The Most Dangerous Countries for Women: News Roundup

In the news this week: the Thompson Reuters Foundation lists the most dangerous countries for women, the City of Francisco issues its first response to the proposed circumcision ban, and other news.

Forbes reported on countries that the Thompson Reuters Foundation listed as the five most dangerous for women. Experts ranked the countries on six high-risk categories and found Somalia, India, Pakistan, Democratic Republic of Congo, and Afghanistan to be the most dangerous. The categories were “health threats, sexual violence, non-sexual violence, harmful practices rooted in culture, tradition and/or religion, lack of access to economic resources and human trafficking.”

The City of San Francisco has issued its first response to the proposed circumcision ban. The city’s attorney’s office argued that the proposed law would be unconstitutional if it applies to religious figures, but not medical professionals. This is relevant because opponents of the ban have brought a lawsuit at the state level asserting that local governments do not have the authority to restrict medical procedures. If the state agrees, then medical professionals would be exempt from the ban. According to the city, if medical professionals are exempt, then prohibiting religious figures from performing circumcisions would be unconstitutional. San Jose Mercury News is reporting that, “The Sikh Coalition testified in support of a proposed law that would significantly enhance religion-based protections for New York City employees. The proposed law, introduced by Council Member Mark Weprin (D-Queens), would significantly increase the obligations of city employers to respect the right of Sikhs to maintain their articles of faith in the workplace without discrimination.”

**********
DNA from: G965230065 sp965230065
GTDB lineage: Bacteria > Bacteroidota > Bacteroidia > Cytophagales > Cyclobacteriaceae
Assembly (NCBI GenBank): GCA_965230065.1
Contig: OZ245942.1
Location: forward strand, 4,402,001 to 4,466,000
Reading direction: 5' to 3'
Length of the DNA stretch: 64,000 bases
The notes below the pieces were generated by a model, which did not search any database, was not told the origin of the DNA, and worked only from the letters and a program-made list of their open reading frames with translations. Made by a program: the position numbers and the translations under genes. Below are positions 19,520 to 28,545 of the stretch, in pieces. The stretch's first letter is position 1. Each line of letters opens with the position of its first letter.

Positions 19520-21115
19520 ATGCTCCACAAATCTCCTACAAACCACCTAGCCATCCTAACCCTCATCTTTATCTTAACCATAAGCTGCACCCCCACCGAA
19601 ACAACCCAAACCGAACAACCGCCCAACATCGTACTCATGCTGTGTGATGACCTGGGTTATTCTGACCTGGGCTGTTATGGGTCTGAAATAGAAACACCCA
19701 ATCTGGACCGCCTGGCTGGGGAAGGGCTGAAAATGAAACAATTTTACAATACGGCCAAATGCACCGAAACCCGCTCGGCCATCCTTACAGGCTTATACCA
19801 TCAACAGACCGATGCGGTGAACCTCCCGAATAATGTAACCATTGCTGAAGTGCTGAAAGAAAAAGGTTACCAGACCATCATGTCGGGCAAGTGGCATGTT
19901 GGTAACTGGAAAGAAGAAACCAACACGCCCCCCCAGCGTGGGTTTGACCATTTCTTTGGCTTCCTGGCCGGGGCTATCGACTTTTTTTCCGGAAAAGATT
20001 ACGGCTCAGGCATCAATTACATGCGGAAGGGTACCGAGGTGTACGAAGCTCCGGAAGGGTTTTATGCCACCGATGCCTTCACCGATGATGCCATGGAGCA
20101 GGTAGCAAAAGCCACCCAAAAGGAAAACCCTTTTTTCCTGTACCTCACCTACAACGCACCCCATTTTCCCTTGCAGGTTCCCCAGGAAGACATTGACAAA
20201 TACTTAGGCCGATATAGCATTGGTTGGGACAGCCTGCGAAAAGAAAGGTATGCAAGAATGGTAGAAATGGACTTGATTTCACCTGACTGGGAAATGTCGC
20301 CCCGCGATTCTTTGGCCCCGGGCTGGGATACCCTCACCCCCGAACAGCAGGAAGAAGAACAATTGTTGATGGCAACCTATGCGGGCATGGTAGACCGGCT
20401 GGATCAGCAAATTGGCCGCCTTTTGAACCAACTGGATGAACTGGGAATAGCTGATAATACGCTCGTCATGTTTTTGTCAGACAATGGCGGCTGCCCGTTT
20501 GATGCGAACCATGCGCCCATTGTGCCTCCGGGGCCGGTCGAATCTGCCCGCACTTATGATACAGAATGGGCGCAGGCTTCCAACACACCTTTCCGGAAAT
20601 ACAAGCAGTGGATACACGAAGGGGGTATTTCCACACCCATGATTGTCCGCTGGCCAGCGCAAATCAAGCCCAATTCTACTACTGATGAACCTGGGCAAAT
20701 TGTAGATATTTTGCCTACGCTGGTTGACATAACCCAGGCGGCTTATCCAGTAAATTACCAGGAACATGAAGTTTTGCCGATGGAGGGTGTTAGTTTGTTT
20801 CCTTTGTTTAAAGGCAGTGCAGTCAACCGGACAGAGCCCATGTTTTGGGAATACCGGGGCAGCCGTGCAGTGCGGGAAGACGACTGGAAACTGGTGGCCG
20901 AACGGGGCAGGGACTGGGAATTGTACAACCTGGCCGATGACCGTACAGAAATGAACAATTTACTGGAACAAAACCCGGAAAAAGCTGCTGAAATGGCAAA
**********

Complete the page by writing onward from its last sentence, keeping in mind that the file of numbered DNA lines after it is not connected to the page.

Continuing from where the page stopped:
Santa Rosa County School District became a battle ground between the American Civil Liberty Union and Liberty Counsel, a conservative Christian legal group, three years ago. The two groups have finally come to an agreement. The ACLU and the school originally signed a consent decree that ensured school employees would not promote religion, but the Liberty Counsel saw the decree as too stringent. After years of litigation and negotiation, the two organizations have agreed to language that satisfies both parties.

In New Zealand, a Saudi Arabian student was refused boarding on a public bus because of her Muslim attire. Just two days earlier, another woman was told to remove her veil by a different driver. "Both drivers … claim it's not religious … but they genuinely have a phobia of people wearing masks, hence why we have not dismissed them," general manager Jon Calder said. Both drivers have been sent to counseling programs (The Dominion Post). Meanwhile, the New South Whales (Australia’s most populous state) Premier has announced that police will soon be able to demand removal of any head covering, regardless of religious significance. The Premier was quoted as saying, "I have every respect for various religions and beliefs, but when it comes to enforcing the law the police should be given adequate powers to make a clear identification." The Australian

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